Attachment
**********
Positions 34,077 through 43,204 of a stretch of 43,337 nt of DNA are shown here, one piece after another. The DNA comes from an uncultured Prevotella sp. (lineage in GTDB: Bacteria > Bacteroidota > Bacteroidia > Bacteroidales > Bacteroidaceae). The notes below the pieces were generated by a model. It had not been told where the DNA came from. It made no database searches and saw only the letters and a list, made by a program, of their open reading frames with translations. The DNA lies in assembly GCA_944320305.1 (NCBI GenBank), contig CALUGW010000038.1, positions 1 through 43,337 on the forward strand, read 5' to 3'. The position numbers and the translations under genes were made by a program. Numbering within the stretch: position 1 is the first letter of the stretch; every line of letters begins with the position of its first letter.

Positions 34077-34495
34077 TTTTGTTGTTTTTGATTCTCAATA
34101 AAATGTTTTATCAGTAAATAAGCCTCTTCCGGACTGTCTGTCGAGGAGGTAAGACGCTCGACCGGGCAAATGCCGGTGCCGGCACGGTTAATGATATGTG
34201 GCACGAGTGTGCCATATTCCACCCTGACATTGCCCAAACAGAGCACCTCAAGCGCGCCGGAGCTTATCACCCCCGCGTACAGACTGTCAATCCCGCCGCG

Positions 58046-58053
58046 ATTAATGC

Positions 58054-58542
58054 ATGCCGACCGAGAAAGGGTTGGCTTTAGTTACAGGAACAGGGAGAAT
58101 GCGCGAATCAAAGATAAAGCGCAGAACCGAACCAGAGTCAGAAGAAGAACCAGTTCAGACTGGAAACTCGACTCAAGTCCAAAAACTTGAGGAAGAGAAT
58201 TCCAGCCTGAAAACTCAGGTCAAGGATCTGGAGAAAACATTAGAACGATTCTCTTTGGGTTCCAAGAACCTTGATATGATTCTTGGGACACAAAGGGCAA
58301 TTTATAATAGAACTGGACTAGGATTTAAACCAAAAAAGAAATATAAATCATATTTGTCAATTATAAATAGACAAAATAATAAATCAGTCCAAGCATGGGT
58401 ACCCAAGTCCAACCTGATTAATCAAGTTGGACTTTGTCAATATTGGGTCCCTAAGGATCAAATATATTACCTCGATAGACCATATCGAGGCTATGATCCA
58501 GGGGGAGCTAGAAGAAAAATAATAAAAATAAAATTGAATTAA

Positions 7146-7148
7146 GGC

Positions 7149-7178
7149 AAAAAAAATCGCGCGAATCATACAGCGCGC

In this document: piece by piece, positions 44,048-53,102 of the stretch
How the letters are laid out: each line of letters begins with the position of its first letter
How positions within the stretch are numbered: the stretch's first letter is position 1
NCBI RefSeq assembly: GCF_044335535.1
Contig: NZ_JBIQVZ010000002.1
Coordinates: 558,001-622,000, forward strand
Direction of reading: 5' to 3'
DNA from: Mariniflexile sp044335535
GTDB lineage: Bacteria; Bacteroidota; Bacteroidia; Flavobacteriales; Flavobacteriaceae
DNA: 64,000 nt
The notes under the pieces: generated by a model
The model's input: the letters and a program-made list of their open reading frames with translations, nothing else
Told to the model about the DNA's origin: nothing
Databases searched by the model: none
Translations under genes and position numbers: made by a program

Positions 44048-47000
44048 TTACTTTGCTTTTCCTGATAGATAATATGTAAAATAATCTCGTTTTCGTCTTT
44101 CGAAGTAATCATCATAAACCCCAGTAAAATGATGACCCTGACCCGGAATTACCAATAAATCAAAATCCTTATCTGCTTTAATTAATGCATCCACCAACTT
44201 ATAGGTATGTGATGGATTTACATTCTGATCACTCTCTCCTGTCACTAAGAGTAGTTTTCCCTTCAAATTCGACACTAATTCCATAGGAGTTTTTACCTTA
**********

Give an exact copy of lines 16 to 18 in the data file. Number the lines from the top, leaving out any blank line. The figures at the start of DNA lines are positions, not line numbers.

7146 GGC

Positions 7149-7178
7149 AAAAAAAATCGCGCGAATCATACAGCGCGC